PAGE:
While I had a rough gauge on the mileage that was required for the build ahead, the nutrition and hydration strategy that I had employed for the Cook Strait crossing, which ended in a case of gross hematuria, certainly left room for improvement. Once again, I spent time talking to those who had walked the path before me to understand what worked for them. I pivoted away from the unique combination of Snickers bites, jellybeans and Powerade to the more tried and tested forms of bananas, carbohydrate and electrolyte fluids, and gels. Finding that my gut did not particularly enjoy the exclusive intake of high-glycemic foods, I continued to search for other options to balance out the more common forms of exogenous carbohydrates. Giving credit where credit is due, it was Paul Feltoe, a swimmer based in New Plymouth, who generously allowed me to study his nutrition plan and gave to me the idea of a unique nutrition source which I continue to use to this day: the maltodextrin and protein blend that is Perpetuem.
The training in the lead-up to the crossing attempt was not overly eventful. In some senses, this is exactly how you want a lead-up to be. From September 2019 through to February 2020, I slowly built the volume that my body was able to comfortably withstand, while simultaneously driving forward a gradual improvement in speed. One training session I remember in particular during this build was a 30-kilometre pool session, which I decided to undertake a few days before Christmas of 2019. While it was a good test of my aerobic system, more-so it was a test of my mental fortitude. 30 kilometres of long-course pool swimming breaks down into plenty of tumble turns and time spent staring at the black line beneath. I’ll let you do the math. By February of 2020, I was fit, fast, and ready for the challenge that lay ahead.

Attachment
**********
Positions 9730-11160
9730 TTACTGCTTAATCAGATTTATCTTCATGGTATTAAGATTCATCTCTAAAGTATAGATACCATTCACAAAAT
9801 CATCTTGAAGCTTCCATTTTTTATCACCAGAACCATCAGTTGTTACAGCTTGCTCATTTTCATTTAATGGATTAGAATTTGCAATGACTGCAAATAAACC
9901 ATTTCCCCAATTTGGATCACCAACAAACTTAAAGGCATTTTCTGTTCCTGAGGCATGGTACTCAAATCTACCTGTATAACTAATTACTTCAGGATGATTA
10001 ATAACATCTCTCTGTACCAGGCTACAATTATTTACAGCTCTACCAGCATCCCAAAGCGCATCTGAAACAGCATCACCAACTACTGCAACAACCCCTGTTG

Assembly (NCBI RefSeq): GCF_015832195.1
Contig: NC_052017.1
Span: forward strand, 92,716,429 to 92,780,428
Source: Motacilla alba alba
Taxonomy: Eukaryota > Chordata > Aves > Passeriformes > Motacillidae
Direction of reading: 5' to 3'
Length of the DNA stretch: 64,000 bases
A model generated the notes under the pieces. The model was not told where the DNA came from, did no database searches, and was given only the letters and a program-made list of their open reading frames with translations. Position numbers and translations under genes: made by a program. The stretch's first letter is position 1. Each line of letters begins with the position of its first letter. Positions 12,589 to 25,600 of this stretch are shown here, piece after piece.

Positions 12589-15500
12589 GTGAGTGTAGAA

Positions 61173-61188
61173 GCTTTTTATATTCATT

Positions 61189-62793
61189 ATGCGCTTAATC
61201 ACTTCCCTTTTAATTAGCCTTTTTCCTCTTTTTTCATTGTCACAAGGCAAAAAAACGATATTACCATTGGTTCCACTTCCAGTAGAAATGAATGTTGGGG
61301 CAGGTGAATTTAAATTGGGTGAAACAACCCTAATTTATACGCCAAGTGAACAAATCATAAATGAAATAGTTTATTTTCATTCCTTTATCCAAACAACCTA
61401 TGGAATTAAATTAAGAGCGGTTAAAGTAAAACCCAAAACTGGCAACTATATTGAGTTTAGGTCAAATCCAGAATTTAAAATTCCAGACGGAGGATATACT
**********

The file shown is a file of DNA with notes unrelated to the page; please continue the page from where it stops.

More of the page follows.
30 kilometres of pool swimming does funny things to your body
An attempt looms
The swim window was due to commence on February 22nd. We traversed down to Tūrangi, a small township south of Lake Taupō, on February 21st, which was a Friday. Sarah, my girlfriend at the time and now wife, had taken an unpaid day of leave from work, which is notoriously difficult to access in her profession as a high-school teacher. My very good friend Sam also happened to be in the country from the UK, and so was gratefully accepted into the support group. We made our way down country mid-afternoon, arriving into Tūrangi late into the evening. In communication with Philip previously, there was no chance that the swim was to take place the following day, and so there was no concern with the time that we arrived. If anything, we arrived well ahead of schedule with time to relax the day following for a possible attempt on Sunday or Monday. Our accommodation in Tūrangi was cozy, and well suited to the 6 or so members of the support group who would be joining over the next day or so.